How to Protect Your Boat in the Winter

How to Protect Your Boat in the Winter

January 9, 2019 | Andy Buss

It is routine for goosebumps to accompany the warm weather in spring. For much of the country, boats sit in storage for months throughout the duration of winter. Suddenly, the sounds of songbirds and longer days can bring the kid spirit out of any ambitious angler. However, mechanical problems can replace that giddiness like a bully stealing lunch money. So, if your boat has been sitting idle for several weeks, and it’s going to remain that way for a couple of more months, read on. We’re going into details about how to protect your boat in the winter. Proper storage can minimize many of these dreadful problems.

How to Protect Your Boat in the Winter

Tenisha Reichhart of Schnelker Marine & PowerSports in New Haven, Indiana sees her fair share of mechanical problems each spring from eager anglers because the lack of proper storage. She explains, “Leaving a motor in freezing temperatures unwinterized runs the high risk of water and fuel within the motor freezing, expanding, and causing internal damage.” Freezing and thawing in parts of country with freezing temperatures will takes its toll. It can even ruin a motor.

How to Protect Your Boat in the Winter: Problems from Poor Storage

Weather is not prejudice in its foul treatment. “Untreated fuel in an outboard motor can degrade and cause fuel system problems,” Reichhart explains. “Water left in the motor can freeze and cause further internal damage.” Equally horrible outcomes greet inboards. For inboard motors, freezing fluids within the motor will expand and can crack the block and other motor parts. Each can cause motor failure and zap thousands of dollars from a bank account.

It is not just the cold that is devastating. Boats are made to be used. Extended periods of idle sitting can also adversely affect a boat and its motor. Reichhart emphasizes, “Rust and dry rot are more likely to happen during prolonged storage.”

Bigger problems lie in the motor.  “Engines are made to run oil and fluids through them to keep internal parts lubricated and functioning properly. When left sitting, parts of the motor can become dry. Then rust or dry rot, depending on the internal material, can cause failures anywhere between the motor, carpet, floor, or other.”

how to protect your boat for winter

How to Protect Your Boat in the Winter: Proper Storage

Begin with winterizing the motor. Reichhart explains, “Putting oil inside the motor via fogging or other methods, reduces risk of internal part failure.” She insists even outdoor storage is not a concern if done properly, “Snow, ice, and water will not cause problems. However, keep the cover on so that elements will not damage the interior.” She adds that you should always store motors with the drive tilt down, and add a stabilizer to fuel. However, that should be done year-round, not just in the winter.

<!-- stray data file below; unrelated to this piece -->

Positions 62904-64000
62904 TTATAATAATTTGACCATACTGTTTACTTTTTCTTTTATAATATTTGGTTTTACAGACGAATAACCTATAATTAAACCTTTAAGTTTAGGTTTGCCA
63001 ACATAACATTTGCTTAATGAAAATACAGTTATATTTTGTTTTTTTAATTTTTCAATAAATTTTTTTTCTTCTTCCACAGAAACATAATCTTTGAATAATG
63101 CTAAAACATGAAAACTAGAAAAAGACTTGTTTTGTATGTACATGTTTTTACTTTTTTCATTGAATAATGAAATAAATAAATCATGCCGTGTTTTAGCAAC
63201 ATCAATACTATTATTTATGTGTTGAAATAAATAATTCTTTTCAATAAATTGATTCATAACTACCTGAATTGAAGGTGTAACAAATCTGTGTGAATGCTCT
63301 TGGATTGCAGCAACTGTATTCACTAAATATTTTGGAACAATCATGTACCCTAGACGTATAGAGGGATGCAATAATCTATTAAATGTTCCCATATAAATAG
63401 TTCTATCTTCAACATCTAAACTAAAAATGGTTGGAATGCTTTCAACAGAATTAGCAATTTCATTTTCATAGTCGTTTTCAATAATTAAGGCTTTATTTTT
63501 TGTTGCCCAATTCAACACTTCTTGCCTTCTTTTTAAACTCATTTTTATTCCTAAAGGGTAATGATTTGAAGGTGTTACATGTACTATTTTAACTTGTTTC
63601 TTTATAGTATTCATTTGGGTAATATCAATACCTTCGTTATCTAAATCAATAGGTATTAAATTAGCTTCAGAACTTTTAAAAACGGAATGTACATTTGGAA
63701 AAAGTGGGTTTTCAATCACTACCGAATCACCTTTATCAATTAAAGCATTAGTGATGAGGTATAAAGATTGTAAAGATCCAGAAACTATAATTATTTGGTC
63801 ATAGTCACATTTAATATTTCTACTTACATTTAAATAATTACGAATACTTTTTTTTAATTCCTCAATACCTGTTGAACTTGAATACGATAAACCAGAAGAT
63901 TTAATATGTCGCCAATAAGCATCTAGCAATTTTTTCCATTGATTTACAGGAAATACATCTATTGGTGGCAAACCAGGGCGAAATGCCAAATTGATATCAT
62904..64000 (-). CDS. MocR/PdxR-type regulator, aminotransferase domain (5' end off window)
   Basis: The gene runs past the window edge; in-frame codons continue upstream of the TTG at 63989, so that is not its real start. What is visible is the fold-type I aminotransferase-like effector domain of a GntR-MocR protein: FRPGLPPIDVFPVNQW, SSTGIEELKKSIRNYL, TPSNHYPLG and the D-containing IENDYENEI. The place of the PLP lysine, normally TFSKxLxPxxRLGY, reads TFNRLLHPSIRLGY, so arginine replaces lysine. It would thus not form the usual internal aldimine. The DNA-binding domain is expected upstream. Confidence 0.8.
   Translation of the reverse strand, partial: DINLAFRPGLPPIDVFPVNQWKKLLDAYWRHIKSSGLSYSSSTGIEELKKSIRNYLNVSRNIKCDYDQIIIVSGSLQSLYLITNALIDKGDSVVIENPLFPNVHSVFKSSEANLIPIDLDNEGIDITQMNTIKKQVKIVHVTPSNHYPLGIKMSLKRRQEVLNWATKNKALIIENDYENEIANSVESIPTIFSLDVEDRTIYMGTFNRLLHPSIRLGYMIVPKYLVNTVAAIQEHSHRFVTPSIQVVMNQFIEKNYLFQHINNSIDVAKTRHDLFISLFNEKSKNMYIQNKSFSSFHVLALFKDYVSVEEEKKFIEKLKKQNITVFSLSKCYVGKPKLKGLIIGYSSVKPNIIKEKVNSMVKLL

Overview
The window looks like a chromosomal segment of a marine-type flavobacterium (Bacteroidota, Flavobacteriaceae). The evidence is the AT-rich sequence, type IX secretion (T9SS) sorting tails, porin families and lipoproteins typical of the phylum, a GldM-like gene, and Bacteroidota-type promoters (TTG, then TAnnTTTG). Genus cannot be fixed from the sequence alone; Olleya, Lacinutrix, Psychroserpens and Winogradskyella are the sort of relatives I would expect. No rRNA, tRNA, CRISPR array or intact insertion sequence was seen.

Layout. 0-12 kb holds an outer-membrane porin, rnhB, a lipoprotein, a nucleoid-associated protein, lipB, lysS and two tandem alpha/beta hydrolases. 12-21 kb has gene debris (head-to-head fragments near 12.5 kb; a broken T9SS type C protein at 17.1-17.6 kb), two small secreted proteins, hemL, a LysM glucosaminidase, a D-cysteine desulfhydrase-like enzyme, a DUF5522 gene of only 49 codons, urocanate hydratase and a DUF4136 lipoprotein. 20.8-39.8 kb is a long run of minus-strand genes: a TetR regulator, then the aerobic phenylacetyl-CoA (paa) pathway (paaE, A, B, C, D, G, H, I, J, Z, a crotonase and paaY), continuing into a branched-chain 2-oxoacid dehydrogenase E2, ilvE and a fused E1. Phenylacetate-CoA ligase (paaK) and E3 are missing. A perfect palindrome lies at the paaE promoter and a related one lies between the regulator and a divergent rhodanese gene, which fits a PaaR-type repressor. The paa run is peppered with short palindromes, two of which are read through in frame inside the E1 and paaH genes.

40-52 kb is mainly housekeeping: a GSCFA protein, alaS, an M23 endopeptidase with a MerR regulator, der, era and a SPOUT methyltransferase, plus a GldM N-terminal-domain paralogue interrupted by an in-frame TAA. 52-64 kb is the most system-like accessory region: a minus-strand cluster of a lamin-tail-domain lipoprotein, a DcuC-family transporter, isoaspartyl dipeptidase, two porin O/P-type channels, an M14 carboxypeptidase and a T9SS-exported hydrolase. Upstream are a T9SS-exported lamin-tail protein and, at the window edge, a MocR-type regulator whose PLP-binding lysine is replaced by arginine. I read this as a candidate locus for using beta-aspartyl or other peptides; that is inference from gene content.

Don’t forget about the amenities. Reichhart warns to keep electronics, such as graphs, in a dry and warm environment – at minimum, keep them dry. Unplug trolling motors, and unhook batteries from the boat and place them on a tender.

How to Protect Your Boat in the Winter: The Trailer

“The grease,” Reichhart states, “inside must stay distributed and does so through movement of the trailer in order to stay properly lubricated.”

Luckily, she remarks, remaining solitary for a single winter should not cause trouble. If storage persists beyond, it is best to drive the trailer several miles to keep proper lubrication.

Tires need care. “Make sure tires are aired to spec, so that damage is not done to the rims by the weight of the boat.” She adds, “For extended periods, blocking the tires off the ground can help reduce flat spotting on tires.”

For much of America, several months still remain before open water. Make preparations now to maximize time on the water and not in the marina. Protect your boat, and make sure it is safe from underwater obstructions by products from Megaware.

Check out more from Andy Buss on his YouTube Channel.